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Most questions, when converted into statements, retain their overall "meaning", i.e. the statement is asserting what the question is asking.

Question: Can you grate the pears?

Assertion: You can grate the pears.

Yet, I recently came upon the following sentence (it happened to come out of my own mouth) that doesn't follow this pattern:

Question: Can you play anything by Kapustin?

Assertion: You can play anything by Kapustin.

To me, these sentences ask and assert different things. The first asks if there exists a thing by Kapustin which you can play. The second asserts that for all things by Kapustin, you can play them.

And yet, the noun phrase "anything by Kapustin" didn't change, nor, I would argue, did its grammatical context in the sentence. But somehow "anything" takes on a different meaning when in a question vs. a statement. It doesn't have to be the object, either - look to the sentence "Can anything happen?" vs. "Anything can happen".

Are there more of these nouns? A complete characterization of them, or a name for them? Is there some underlying grammatical explanation for their existence or is this just a quirk of colloquial English?

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  • Your second assertion can also mean exactly the same thing as the second question: Q: What you would like me to play? A: You can play anything by Kapustin. But there are many words, phrases, and sentences that can have multiple interpretations, so it's not clear to me how to get a specific answer out of this. Aug 1, 2019 at 21:06
  • I think you are blaming anything for the sins of can. Compare with can you play something by Kapustin. In a question, can can mean would you please or are you able to.
    – Phil Sweet
    Aug 1, 2019 at 23:08
  • This is not really about English.
    – Lambie
    Apr 23 at 21:10
  • Have you considered that part of the meaning of many sentences is the context in which they are uttered? What you seem to be doing is to utter the sentence with no context and then find a context in which the contextless sentence could be taken as false. There are in fact a higher proportion of words whose meaning can shift, given different contexts, than we imagine. Many (possibly most) grammatical 'rules', definitions and 'classifications', especially in English, have more potential nuance of this kind than we realise.
    – Tuffy
    Apr 23 at 21:27

1 Answer 1

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First, let's take these two sentences:

  1. You can play anything by Kapustin.
  2. You can't play anything by Kasputin.

One would assume that, when we replace can by can't, it should negate the sentence, so that (2) is false whenever (1) is true and vice-versa. But that is not the case: if you can play some things by Kapustin but not all of them, then (1) and (2) are both false (on the most obvious interpretation of (2)).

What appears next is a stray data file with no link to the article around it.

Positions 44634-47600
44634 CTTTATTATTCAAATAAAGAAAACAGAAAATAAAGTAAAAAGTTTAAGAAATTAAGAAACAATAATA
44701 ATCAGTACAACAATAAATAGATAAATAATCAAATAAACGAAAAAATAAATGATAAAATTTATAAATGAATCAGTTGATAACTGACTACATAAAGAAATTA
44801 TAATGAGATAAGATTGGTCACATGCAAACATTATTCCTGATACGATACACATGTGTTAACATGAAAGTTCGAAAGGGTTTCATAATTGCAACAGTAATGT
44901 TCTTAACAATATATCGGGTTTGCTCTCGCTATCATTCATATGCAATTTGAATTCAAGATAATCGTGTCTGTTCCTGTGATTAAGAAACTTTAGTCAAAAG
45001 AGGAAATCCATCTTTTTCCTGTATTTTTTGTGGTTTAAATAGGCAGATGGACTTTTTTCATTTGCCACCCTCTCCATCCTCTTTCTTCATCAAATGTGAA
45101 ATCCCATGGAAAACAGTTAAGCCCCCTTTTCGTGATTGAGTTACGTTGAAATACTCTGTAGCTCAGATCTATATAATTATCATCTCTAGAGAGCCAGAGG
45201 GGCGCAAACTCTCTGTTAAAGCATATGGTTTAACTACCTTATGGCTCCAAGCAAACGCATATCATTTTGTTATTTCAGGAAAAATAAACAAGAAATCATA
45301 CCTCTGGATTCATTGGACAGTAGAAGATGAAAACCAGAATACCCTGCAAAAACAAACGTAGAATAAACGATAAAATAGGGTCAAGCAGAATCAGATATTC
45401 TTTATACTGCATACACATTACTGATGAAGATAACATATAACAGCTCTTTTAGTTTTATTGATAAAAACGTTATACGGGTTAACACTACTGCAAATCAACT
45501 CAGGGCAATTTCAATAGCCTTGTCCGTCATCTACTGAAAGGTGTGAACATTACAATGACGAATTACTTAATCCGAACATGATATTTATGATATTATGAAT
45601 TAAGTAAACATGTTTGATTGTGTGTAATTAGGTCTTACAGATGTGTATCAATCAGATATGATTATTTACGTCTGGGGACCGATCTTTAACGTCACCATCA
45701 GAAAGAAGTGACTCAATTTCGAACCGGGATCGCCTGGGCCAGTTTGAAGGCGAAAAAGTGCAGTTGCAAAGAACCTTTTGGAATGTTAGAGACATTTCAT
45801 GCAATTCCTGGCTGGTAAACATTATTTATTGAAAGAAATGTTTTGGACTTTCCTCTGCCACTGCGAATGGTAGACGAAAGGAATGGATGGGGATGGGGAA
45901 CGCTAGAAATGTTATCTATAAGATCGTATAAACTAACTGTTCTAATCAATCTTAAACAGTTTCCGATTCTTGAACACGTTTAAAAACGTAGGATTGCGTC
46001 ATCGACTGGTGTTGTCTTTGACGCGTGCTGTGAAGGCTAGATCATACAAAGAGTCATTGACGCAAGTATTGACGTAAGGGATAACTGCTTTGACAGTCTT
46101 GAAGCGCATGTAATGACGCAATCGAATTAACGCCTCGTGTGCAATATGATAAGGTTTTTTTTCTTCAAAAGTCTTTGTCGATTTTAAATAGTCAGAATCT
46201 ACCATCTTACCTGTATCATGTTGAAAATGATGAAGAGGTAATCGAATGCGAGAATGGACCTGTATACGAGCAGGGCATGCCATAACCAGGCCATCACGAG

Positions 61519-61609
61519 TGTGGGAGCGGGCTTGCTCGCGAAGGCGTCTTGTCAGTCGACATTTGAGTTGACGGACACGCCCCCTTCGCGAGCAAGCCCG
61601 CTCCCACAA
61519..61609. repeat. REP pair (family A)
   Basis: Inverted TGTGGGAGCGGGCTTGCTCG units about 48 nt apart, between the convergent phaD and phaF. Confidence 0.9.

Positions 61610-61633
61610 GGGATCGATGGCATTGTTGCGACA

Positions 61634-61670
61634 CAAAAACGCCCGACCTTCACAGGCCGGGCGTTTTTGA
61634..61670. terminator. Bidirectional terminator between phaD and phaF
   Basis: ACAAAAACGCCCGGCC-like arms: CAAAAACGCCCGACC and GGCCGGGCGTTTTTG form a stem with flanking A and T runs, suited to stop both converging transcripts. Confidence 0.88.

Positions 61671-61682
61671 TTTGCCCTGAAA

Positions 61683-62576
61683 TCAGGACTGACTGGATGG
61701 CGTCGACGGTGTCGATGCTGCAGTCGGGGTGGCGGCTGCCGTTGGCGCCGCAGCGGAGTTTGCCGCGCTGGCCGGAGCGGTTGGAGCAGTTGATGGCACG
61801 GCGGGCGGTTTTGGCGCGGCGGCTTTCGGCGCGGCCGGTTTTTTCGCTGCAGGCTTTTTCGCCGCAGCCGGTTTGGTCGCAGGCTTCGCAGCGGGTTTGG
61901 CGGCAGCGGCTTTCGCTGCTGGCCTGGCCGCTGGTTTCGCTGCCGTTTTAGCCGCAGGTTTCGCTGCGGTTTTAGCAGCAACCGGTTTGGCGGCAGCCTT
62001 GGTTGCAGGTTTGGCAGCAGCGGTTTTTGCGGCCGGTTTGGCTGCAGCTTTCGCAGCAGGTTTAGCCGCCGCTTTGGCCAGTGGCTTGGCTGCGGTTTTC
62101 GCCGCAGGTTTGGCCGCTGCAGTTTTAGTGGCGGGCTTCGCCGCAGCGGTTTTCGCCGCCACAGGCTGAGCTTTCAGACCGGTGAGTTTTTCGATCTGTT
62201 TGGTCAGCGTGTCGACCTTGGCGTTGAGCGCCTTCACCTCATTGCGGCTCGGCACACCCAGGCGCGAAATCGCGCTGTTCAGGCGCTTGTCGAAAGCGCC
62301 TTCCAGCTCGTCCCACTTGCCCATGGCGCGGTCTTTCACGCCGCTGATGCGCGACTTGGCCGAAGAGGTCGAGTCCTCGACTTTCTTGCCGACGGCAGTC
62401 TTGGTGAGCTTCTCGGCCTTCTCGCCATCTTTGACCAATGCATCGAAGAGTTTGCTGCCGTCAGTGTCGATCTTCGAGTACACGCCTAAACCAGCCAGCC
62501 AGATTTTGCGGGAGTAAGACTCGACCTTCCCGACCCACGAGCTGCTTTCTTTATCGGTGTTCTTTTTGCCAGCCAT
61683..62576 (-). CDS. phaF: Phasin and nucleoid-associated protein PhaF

This is because there are two senses of the word any (and, correspondingly, two senses of the word anything). (My source here is Huddleston & Pullum (2002), pp. 382-383.)

The first of these is the free choice "any," which essentially means that, when some arbitrary member is chosen from a set, the statement is true of it. So (1) means "If we choose an arbitrary work x by Kapustin, you can play x."

The second of these is the "non-affirmative" any. This can only occur in sentences that aren't affirmative statements, e.g. in negated statements like (2). It's essentially a counterpart of some: when we negate "I said something," we get "I didn't say anything." So "You can't play anything by Kapustin" is the negated version, not of "You can play anything by Kapustin," but of "You can play something by Kapustin." (The free choice "any" can also occur in non-affirmative contexts, but it's not the usual interpretation.)

Now let's consider a third example:

  1. Can you play anything by Kapustin?

Importantly: yes-or-no questions ("closed interrogatives") generally count as non-affirmative contexts, so the non-affirmative any can be used there (ibid., p. 832). In that context, some is also valid: both "Did Kim make some mistakes?" and "Did Kim make any mistakes?" are correct, and have the same meaning, though the version with "some" suggests that the answer is more likely to be "yes."

So, in "Can you play anything by Kapustin?" we are likely to interpret "anything," not as the free choice anything found in (1), but as the non-affirmative anything found in the most likely interpretation of (2). So the question isn't asking "Is it true that, for any work x by Kapustin, you can play x?" but rather "Does there exist some work x by Kapustin such that you can play x?"

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    But the meaning changes in the dialog "What should I play?" "You can play anything by Kapustin." Nov 25, 2023 at 21:09
  • @PeterShor Indeed. That's the difference between the "dynamic" and "deontic" use of can; can can mean either "be able to" or "be permitted to."
    – alphabet
    Nov 25, 2023 at 21:58

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